Nearly 90 percent of healthcare organizations were slammed by a breach in the past two years.
The 911 call has come in loud and clear for the healthcare industry: nearly 90% of all healthcare organizations suffered at least one data breach in the past two years with an average cost of $2.2 million per hack.
Despite heightened awareness and concern among the healthcare industry over its ability to thwart cybercrime, insider mistakes, and ransomware attacks, healthcare budgets for security have either dropped or remained the same in the past year, according to the newly released Sixth Annual Benchmark Study on Privacy & Security of Healthcare Data by the Ponemon Institute. Some 10% of budgets have declined, and more than half have remained static, and most believe they don’t have the budget to properly protect data.
The Ponemon report, commissioned by ID Experts, estimates that data breaches cost the healthcare industry some $6.2 billion, as some 79% of healthcare organizations say they were hit with two or more data breaches in the past two years, and 45%, more than five breaches. Most of those exposed fewer than 500 data records, and thus don’t get reported to the US Department of Health and Human Services nor are revealed to the media. Ponemon surveyed 91 healthcare organizations, mainly healthcare providers, and 84 healthcare business partner organizations, including pharmaceutical companies, IT and service providers, and medical device makers, and broke down the findings accordingly.
Healthcare’s security woes have been well-documented over the past year. Even before the infamous recent wave of ransomware attacks on hospitals, there were plenty of red flags that healthcare was a ripe target for cybercrime, and even cyber espionage: there were massive breaches at Anthem and other insurers, as well as UCLA Health and earlier this year, 21st Century Oncology. A study last year by Raytheon and Websense found that healthcare organizations are twice as likely to suffer a data breach than those in other industries. And according to Trend Micro’s analysis of Privacy Rights Clearinghouse data, healthcare organizations suffered more breaches than any other industry sector between 1995 and 2005 — with some 27% of all breaches.
Not surprisingly, healthcare organizations also have been failing in their application security programs and practices as well. According to the Building Security In Maturity Model (BSIMM) study published in October, BSIMM6, healthcare organizations scored much lower than their counterparts in the financial services, independent software vendor, and consumer electronics industries, when it comes to securing their applications.
The most commonly exposed data in healthcare breaches are medical records, followed by billing and insurance records, and payment information. Some 64% of attacks targeted medical files and billing and insurance records, up from 45%. Nearly 40% of healthcare organizations and 26% of their business partners say they know of medical identity theft incidents affecting their patients and customers, but 64% of healthcare organizations don’t offer credit protection services for victims, and 67% of business partners don’t have procedures in place to correct errors in medical records—a gap that could be life-threatening in the case of an identify thief using a patient’s medical information for fraudulent purposes, the Ponemon report notes.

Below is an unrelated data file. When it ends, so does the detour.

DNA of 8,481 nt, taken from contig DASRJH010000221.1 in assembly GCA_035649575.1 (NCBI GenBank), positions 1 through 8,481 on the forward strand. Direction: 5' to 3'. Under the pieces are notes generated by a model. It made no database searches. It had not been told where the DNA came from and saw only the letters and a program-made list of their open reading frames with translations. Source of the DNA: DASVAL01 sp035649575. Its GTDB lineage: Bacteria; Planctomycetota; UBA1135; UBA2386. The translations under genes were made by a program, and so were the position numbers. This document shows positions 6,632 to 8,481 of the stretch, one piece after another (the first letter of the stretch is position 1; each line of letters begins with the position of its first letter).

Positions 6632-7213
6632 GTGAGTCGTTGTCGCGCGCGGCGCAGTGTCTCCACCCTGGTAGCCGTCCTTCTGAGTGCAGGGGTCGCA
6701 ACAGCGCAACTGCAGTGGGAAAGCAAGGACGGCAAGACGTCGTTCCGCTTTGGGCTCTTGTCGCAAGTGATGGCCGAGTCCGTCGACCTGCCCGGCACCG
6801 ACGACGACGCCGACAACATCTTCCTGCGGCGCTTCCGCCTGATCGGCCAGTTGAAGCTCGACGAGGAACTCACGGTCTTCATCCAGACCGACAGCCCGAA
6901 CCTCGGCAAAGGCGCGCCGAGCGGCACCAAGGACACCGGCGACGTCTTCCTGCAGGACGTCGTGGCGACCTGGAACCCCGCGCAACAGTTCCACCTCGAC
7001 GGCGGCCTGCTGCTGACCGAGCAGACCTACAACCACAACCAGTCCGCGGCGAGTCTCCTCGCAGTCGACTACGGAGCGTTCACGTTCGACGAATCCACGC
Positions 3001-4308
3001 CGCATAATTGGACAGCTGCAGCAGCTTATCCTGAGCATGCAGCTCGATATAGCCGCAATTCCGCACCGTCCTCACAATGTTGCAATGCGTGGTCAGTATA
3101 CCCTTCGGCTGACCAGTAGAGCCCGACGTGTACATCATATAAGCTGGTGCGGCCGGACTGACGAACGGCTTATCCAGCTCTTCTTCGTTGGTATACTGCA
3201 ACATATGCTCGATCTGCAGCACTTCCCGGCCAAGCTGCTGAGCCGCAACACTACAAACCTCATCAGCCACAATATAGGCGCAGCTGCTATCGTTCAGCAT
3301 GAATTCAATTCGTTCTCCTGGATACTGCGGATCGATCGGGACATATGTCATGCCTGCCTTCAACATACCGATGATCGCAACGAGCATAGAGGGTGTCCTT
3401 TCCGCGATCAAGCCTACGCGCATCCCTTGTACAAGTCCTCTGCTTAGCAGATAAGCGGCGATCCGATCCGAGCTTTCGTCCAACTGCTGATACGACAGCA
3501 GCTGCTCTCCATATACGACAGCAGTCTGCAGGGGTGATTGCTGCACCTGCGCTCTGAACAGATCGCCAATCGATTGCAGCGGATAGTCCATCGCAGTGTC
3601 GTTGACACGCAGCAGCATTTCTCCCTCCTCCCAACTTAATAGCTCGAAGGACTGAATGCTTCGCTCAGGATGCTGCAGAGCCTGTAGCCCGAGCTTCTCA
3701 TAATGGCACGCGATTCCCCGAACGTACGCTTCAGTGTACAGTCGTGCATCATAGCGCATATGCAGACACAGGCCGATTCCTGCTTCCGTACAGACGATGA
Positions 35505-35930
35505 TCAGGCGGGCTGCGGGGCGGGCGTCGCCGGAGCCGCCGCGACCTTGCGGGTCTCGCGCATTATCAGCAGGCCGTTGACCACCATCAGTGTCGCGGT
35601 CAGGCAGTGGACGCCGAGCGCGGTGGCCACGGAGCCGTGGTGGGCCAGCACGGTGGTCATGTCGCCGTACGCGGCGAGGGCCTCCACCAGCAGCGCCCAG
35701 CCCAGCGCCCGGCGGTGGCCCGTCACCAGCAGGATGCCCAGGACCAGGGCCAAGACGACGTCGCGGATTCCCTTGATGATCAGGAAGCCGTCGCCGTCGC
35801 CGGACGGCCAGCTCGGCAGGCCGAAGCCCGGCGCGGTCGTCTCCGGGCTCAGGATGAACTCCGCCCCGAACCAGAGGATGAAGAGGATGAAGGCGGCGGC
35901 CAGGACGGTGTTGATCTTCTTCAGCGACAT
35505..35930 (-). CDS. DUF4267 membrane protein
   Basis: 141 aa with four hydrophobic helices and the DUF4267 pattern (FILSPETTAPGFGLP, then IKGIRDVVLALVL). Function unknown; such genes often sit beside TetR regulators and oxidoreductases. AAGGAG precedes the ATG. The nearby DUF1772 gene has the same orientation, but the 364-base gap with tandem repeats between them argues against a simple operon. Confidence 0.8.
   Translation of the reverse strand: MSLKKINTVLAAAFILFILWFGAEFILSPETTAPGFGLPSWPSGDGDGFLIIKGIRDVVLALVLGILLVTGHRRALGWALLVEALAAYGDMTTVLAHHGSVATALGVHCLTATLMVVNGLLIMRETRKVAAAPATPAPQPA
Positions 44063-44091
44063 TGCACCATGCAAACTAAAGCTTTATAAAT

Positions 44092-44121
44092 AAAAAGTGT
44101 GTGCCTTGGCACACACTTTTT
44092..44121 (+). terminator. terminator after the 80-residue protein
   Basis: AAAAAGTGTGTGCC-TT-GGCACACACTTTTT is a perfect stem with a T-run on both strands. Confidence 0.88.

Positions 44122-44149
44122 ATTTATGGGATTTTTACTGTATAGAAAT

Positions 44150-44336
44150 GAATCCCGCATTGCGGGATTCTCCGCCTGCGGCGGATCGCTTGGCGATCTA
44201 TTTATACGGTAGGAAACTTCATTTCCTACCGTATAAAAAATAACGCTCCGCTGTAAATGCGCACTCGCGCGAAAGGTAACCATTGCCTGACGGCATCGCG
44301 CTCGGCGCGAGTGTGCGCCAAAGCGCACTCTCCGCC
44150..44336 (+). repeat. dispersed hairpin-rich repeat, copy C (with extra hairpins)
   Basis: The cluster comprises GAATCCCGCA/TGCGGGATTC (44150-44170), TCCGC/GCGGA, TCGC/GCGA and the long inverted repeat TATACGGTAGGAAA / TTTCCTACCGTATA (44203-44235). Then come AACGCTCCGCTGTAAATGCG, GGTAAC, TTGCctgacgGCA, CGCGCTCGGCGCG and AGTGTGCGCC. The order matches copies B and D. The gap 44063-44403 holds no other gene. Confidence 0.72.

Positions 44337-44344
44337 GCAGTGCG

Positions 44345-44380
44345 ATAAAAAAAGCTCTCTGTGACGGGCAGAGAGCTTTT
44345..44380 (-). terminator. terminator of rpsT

“There seems to be increasing awareness that medical identify theft is one of the results” of attacks, says Rick Kam, president and co-founder of ID Experts. “What’s bad is that healthcare organizations aren’t putting in the resources to help those [issues]. Medical identity theft includes a patient’s prescriptions, diagnosis, blood type” and other information that if compromised could risk a patient’s health or life, he says.
Cybercrime-based attacks remain the number one cause of data breaches, and they were up 5% to 50% this year, the report says. The rest were rooted in insider woes: 41% via a lost or stolen device and 36% via an “unintentional” employee act. Around 13% cite a malicious insider attack.
While respondents were surveyed last year prior to the big ransomware attacks on hospitals, ransomware was top of mind. Distributed denial-of-service (DDoS) attacks are the biggest worry of healthcare organizations (48%), followed by ransomware (44%), malware (41%), phishing (32%), advanced persistent threats (16%), rogue software (11%), and password attacks (8%).
Meanwhile, healthcare organizations are well aware they lack cybersecurity staff and talent to keep up with cyber threats. ID Experts’ Kam says there are some 20,000 vacant data security positions open in the healthcare sector, which exacerbates the problem of flat budgets and rising breaches.
The talent resource issue was echoed late last year by Jim Routh, chief information security officer at Aetna Global Security and chairman of the NH-ISAC, the healthcare industry’s threat information-sharing exchange. Routh, whose firm was one of the 10 healthcare firms to participate in the BSIMM6 study on software security, noted that healthcare firms typically lack security staff and resources, despite a growing awareness of the importance of software security programs.